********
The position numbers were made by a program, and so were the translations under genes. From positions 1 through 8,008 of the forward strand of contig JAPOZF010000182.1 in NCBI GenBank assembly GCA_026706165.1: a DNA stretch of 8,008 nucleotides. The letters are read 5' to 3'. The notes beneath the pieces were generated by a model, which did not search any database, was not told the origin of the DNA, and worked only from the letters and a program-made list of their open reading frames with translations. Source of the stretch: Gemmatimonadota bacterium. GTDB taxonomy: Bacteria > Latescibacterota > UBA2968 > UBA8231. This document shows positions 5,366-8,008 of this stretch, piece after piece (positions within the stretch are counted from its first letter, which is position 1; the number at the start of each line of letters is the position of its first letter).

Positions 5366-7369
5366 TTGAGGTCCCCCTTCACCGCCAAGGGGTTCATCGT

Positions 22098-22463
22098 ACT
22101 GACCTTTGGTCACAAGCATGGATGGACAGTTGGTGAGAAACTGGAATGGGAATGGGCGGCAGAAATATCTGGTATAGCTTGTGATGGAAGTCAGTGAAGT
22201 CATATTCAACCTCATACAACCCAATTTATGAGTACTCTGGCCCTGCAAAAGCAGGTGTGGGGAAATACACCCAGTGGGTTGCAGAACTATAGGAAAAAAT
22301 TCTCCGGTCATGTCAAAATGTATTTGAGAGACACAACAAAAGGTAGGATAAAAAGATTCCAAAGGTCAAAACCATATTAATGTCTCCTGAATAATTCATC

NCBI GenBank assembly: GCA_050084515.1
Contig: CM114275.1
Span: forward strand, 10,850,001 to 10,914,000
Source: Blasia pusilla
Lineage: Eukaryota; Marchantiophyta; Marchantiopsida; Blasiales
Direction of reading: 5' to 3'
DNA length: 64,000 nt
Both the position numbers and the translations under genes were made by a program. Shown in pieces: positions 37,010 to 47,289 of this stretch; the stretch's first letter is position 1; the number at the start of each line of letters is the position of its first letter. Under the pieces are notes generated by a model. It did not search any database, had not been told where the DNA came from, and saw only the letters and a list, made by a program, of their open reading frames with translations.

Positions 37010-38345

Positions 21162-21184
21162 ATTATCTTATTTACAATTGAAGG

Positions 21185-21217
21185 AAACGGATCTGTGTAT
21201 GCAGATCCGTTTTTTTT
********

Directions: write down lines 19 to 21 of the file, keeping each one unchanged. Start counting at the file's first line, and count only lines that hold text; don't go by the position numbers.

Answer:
21162 ATTATCTTATTTACAATTGAAGG

Positions 21185-21217
21185 AAACGGATCTGTGTAT